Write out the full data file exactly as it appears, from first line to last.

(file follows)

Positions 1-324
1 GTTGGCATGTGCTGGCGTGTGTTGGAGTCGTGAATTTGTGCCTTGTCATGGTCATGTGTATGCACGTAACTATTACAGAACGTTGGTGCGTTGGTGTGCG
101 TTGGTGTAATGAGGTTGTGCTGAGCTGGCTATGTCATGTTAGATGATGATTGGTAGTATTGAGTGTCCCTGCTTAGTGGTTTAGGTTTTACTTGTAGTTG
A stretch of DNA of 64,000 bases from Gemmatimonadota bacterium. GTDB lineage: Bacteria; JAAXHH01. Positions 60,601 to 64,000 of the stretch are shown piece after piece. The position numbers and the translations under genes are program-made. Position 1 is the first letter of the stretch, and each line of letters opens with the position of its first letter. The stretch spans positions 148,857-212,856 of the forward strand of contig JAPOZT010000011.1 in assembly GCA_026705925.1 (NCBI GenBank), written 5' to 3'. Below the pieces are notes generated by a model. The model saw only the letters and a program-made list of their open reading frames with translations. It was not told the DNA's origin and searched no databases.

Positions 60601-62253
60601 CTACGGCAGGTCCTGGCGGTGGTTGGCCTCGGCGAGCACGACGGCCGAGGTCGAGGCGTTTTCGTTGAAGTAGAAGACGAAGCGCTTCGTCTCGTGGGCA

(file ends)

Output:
Positions 1-324
1 GTTGGCATGTGCTGGCGTGTGTTGGAGTCGTGAATTTGTGCCTTGTCATGGTCATGTGTATGCACGTAACTATTACAGAACGTTGGTGCGTTGGTGTGCG
101 TTGGTGTAATGAGGTTGTGCTGAGCTGGCTATGTCATGTTAGATGATGATTGGTAGTATTGAGTGTCCCTGCTTAGTGGTTTAGGTTTTACTTGTAGTTG
A stretch of DNA of 64,000 bases from Gemmatimonadota bacterium. GTDB lineage: Bacteria; JAAXHH01. Positions 60,601 to 64,000 of the stretch are shown piece after piece. The position numbers and the translations under genes are program-made. Position 1 is the first letter of the stretch, and each line of letters opens with the position of its first letter. The stretch spans positions 148,857-212,856 of the forward strand of contig JAPOZT010000011.1 in assembly GCA_026705925.1 (NCBI GenBank), written 5' to 3'. Below the pieces are notes generated by a model. The model saw only the letters and a program-made list of their open reading frames with translations. It was not told the DNA's origin and searched no databases.

Positions 60601-62253
60601 CTACGGCAGGTCCTGGCGGTGGTTGGCCTCGGCGAGCACGACGGCCGAGGTCGAGGCGTTTTCGTTGAAGTAGAAGACGAAGCGCTTCGTCTCGTGGGCA